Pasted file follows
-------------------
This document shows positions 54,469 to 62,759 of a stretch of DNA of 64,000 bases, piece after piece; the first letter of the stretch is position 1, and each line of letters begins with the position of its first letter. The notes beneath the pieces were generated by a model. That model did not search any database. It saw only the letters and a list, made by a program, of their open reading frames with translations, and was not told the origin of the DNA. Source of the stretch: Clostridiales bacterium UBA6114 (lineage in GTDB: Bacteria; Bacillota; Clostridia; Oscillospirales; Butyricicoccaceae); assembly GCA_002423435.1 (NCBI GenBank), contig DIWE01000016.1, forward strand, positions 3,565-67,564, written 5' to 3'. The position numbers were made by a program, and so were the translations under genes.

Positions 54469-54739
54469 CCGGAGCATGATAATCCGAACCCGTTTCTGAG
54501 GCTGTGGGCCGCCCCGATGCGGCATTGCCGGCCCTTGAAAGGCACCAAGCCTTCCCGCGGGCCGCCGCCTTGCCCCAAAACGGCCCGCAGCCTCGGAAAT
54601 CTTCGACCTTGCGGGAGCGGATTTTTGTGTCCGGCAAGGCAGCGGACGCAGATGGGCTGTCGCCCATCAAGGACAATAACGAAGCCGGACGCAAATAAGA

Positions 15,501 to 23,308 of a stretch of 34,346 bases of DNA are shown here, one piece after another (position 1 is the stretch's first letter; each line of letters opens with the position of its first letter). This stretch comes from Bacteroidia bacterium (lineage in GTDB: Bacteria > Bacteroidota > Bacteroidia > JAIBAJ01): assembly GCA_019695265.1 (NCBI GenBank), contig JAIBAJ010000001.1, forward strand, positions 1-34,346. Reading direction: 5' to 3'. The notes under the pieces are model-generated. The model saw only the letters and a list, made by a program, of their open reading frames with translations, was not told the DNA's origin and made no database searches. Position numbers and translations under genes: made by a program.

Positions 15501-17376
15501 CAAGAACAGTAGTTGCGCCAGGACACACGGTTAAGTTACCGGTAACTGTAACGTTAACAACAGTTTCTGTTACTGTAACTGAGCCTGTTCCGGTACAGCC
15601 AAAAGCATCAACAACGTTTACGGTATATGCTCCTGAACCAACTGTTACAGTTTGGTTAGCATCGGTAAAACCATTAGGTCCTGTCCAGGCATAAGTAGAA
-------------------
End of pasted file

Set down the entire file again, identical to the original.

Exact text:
This document shows positions 54,469 to 62,759 of a stretch of DNA of 64,000 bases, piece after piece; the first letter of the stretch is position 1, and each line of letters begins with the position of its first letter. The notes beneath the pieces were generated by a model. That model did not search any database. It saw only the letters and a list, made by a program, of their open reading frames with translations, and was not told the origin of the DNA. Source of the stretch: Clostridiales bacterium UBA6114 (lineage in GTDB: Bacteria; Bacillota; Clostridia; Oscillospirales; Butyricicoccaceae); assembly GCA_002423435.1 (NCBI GenBank), contig DIWE01000016.1, forward strand, positions 3,565-67,564, written 5' to 3'. The position numbers were made by a program, and so were the translations under genes.

Positions 54469-54739
54469 CCGGAGCATGATAATCCGAACCCGTTTCTGAG
54501 GCTGTGGGCCGCCCCGATGCGGCATTGCCGGCCCTTGAAAGGCACCAAGCCTTCCCGCGGGCCGCCGCCTTGCCCCAAAACGGCCCGCAGCCTCGGAAAT
54601 CTTCGACCTTGCGGGAGCGGATTTTTGTGTCCGGCAAGGCAGCGGACGCAGATGGGCTGTCGCCCATCAAGGACAATAACGAAGCCGGACGCAAATAAGA

Positions 15,501 to 23,308 of a stretch of 34,346 bases of DNA are shown here, one piece after another (position 1 is the stretch's first letter; each line of letters opens with the position of its first letter). This stretch comes from Bacteroidia bacterium (lineage in GTDB: Bacteria > Bacteroidota > Bacteroidia > JAIBAJ01): assembly GCA_019695265.1 (NCBI GenBank), contig JAIBAJ010000001.1, forward strand, positions 1-34,346. Reading direction: 5' to 3'. The notes under the pieces are model-generated. The model saw only the letters and a list, made by a program, of their open reading frames with translations, was not told the DNA's origin and made no database searches. Position numbers and translations under genes: made by a program.

Positions 15501-17376
15501 CAAGAACAGTAGTTGCGCCAGGACACACGGTTAAGTTACCGGTAACTGTAACGTTAACAACAGTTTCTGTTACTGTAACTGAGCCTGTTCCGGTACAGCC
15601 AAAAGCATCAACAACGTTTACGGTATATGCTCCTGAACCAACTGTTACAGTTTGGTTAGCATCGGTAAAACCATTAGGTCCTGTCCAGGCATAAGTAGAA